Address Lookup Tables, commonly referred to as "lookup tables" or "ALTs" for short, allow developers to create a collection of related addresses to efficiently load more addresses in a single transaction.
Since each transaction on the Solana blockchain requires a listing of every address that is interacted with as part of the transaction, this listing would be effectively be capped at 32 address per transaction. With the help of Address Lookup Tables, a transaction would be now be able to raise that limit to 256 addresses per transaction.
After all the desired address have been stored on chain in an Address Lookup Table, each address can be referenced inside a transaction by its 1-byte index within the table (instead of their full 32-byte address). This lookup method effectively "compresses" a 32-byte address into a 1-byte index value.
This "compression" enables storing up to 256 address in a single lookup table for use inside any given transaction.
To utilize an Address Lookup Table inside a transaction, developers must use v0 transactions that were introduced with the new Versioned Transaction format.
Creating a new lookup table with the
@solana/web3.js library is similar to the older
legacy transactions, but with some differences.
@solana/web3.js library, you can use the
createLookupTable function to construct the instruction needed to create a new lookup table, as well as determine its address:
NOTE: Address lookup tables can be created with either a
v0transaction or a
legacytransaction. But the Solana runtime can only retrieve and handle the additional addresses within a lookup table while using v0 Versioned Transactions.
Adding addresses to a lookup table is known as "extending". Using the the
@solana/web3.js library, you can create a new extend instruction using the
NOTE: Due to the same memory limits of
legacytransactions, any transaction used to extend an Address Lookup Table is also limited in how many addresses can be added at a time. Because of this, you will need to use multiple transactions to extend any table with more addresses (~20) that can fit withing a single transaction's memory limits.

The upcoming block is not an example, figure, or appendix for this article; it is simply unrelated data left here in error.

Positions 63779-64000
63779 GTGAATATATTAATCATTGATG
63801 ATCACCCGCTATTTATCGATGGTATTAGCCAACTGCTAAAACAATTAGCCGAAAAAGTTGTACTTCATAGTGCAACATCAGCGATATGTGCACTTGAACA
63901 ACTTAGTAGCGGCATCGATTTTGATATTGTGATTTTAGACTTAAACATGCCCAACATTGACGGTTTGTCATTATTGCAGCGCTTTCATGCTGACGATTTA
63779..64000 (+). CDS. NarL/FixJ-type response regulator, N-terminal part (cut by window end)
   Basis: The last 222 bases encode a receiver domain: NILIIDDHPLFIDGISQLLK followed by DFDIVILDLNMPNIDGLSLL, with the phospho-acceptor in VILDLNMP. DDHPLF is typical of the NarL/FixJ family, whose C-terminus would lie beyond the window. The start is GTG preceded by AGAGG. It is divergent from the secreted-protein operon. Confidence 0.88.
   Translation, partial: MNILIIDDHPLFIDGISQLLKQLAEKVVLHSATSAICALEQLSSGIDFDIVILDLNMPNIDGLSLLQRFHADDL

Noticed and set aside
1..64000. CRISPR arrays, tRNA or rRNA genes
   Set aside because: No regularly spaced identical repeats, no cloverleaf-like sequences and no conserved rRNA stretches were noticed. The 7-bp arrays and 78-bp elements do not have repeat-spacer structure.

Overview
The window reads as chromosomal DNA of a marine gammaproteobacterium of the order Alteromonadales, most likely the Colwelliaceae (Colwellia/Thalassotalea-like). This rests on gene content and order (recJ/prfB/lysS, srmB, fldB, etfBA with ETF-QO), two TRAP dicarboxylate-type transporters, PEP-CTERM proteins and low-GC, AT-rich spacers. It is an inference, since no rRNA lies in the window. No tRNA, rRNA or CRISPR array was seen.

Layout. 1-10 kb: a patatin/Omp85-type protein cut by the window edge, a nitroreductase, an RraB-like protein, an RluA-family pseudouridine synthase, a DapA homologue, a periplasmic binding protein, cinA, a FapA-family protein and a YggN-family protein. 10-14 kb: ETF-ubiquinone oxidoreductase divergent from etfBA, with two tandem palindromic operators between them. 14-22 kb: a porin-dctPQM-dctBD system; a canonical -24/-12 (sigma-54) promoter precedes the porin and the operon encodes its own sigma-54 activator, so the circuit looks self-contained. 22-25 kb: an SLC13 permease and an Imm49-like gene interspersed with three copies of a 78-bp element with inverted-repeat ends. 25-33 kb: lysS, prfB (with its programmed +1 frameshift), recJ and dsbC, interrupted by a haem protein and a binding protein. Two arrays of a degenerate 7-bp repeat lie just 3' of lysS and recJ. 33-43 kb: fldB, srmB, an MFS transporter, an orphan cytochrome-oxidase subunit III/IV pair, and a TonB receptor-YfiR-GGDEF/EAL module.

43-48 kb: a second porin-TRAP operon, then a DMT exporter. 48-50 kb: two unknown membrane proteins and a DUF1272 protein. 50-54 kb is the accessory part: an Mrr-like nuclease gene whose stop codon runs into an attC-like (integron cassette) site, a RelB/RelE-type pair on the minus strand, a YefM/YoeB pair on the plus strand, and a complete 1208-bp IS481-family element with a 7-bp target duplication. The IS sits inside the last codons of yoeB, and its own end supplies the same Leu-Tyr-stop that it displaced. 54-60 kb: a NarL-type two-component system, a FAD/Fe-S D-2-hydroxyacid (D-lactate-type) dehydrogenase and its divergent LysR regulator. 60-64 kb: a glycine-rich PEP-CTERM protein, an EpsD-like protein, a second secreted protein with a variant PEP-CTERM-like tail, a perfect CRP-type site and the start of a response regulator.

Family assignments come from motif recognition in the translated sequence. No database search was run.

Once these address have been inserted into the table, and stored on chain, you will be able to utilize the Address Lookup Table in future transactions. Enabling up to 256 address in those future transactions.
Similar to requesting another account (or PDA) from the cluster, you can fetch a complete Address Lookup Table with the
lookupTableAccount variable will now be a
AddressLookupTableAccount object which we can parse to read the listing of all the addresses stored on chain in the lookup table:
After you have created your lookup table, and stored your needed address on chain (via extending the lookup table), you can create a
v0 transaction to utilize the on chain lookup capabilities.
Just like older
legacy transactions, you can create all the instructions your transaction will execute on chain. You can then provide an array of these instructions to the Message used in the `v0 transaction.
NOTE: The instructions used inside a
v0transaction can be constructed using the same methods and functions used to create the instructions in the past. There is no required change to the instructions used involving an Address Lookup Table.
NOTE: When sending a
VersionedTransactionto the cluster, it must be signed BEFORE calling the
sendAndConfirmTransactionmethod. If you pass an array of
legacytransactions) the method will trigger an error!